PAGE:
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    Your turn: Warming Up to Winter Birding

    Do you have trouble keeping warm while birding this time of year? If so, make sure you check out Erik’s Bruhnke’s article, “Warming Up to Winter Birding”, in the current issue of Birder’s Guide to Gear. Erik grew up in Wisconsin and lives in Duluth, so he knows what he’s talking about! To read the article, just click here. The entire issue is available online.

    Or maybe you’re an old pro when it comes to keeping toasty warm in the dead of winter. Please share your tips with the rest of us in the comment section below. Likewise, if you have questions for Erik, please share them.

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    Michael Retter
    Michael L. P. Retter is the editor of the ABA's newest magazine, Birder's Guide. He also wears his ABA cap while working as a Technical Reviewer for Birding magazine. When not at home, Michael is often leading tours in Middle America (Mexico through Panama). He currently lives with his fiancé, Matt, in Fort Worth, Texas. In his fleeting free time there, he pursues interests in horticulture (especially orchids), music, cooking, and numismatics. Michael also runs GBNA, the continent's informal club and email list for LGBT birders.
    Michael Retter

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    • Nancy DeWitt

      Living in Fairbanks where our winter temperatures often drop to -40, we’ve learned a few things about staying warm while playing outdoors. One thing I would add to your article is the usefulness of chemical hand and toe warmers–not just for their intended purpose, but for keeping camera batteries from getting sluggish. A toe warmer can actually be stuck right onto the outside of the camera’s battery compartment.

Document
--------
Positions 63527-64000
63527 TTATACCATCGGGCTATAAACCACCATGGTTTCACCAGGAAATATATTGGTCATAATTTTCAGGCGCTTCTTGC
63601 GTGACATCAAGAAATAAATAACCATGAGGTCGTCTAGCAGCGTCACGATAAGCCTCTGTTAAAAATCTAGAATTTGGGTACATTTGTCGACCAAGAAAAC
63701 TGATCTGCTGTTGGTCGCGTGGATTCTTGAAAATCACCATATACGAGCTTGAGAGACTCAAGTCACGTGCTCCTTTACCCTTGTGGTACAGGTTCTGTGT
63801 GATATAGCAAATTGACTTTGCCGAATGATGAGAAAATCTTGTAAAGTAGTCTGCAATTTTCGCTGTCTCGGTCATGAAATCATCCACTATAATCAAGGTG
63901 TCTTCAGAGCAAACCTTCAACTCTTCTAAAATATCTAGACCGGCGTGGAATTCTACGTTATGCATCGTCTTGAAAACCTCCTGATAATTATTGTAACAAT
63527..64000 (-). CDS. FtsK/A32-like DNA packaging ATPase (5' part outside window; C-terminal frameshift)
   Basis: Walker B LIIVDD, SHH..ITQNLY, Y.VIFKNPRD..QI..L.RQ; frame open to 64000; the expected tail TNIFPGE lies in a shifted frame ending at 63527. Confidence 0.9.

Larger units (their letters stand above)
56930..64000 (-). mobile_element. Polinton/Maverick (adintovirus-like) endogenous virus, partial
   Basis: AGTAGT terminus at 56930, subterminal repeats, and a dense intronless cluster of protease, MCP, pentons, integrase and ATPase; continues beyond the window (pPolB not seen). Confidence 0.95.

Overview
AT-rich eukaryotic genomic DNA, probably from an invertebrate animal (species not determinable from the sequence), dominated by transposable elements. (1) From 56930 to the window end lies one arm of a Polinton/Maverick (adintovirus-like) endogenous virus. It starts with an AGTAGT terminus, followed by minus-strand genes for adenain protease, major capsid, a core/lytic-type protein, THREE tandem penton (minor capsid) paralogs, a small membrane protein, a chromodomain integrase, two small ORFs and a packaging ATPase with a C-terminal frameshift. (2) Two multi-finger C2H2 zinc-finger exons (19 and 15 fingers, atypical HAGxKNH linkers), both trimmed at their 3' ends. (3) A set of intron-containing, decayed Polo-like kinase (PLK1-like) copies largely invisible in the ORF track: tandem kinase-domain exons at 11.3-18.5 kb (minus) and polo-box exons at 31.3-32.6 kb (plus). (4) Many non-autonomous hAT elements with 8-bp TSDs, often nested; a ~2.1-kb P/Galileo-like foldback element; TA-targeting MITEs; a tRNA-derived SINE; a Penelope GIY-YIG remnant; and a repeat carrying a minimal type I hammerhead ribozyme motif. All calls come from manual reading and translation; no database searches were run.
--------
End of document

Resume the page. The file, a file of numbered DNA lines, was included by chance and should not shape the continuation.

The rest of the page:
• Michael Retter

        That’s a wonderful suggestion, Nancy. Thanks for sharing!

    • Ed Clark

      The model is obviously not dresses for Winter birding with cotton jeans and leather (or cotton?) Gloves! Her boots are difficult to see but if they are the standard hiking type then they would be inadequate for standing around for very long, which is common when looking for birds during cold temperatures. Hopefully when the guide comes out it will cover the topic of staying warm a little better than the image does.
      Sincerely,
      Ed Clark
      Alaska Rare Bird Listserv
      Alaska 200 Club

      • Michael Retter

        Thanks for sharing your comments, Ed. Winter means different things to different people. If it’s 28F (which is an exceptionally cold winter day in many parts of the ABA Area), then the woman in the photo is dressed quite suitably for the weather. You and I don’t know what the conditions were that day, so it’s presumptuous for us to say she’s not dressed properly. As for the guide “coming out”, members started receiving it in early December, and it’s been available online since US Thanksgiving. If you are a member and have not yet received your hard copy, please call the ABA Office at (800) 850-2473–and ask for LeAnn, Liz, or Nancy–so that we can figure out what’s going on.

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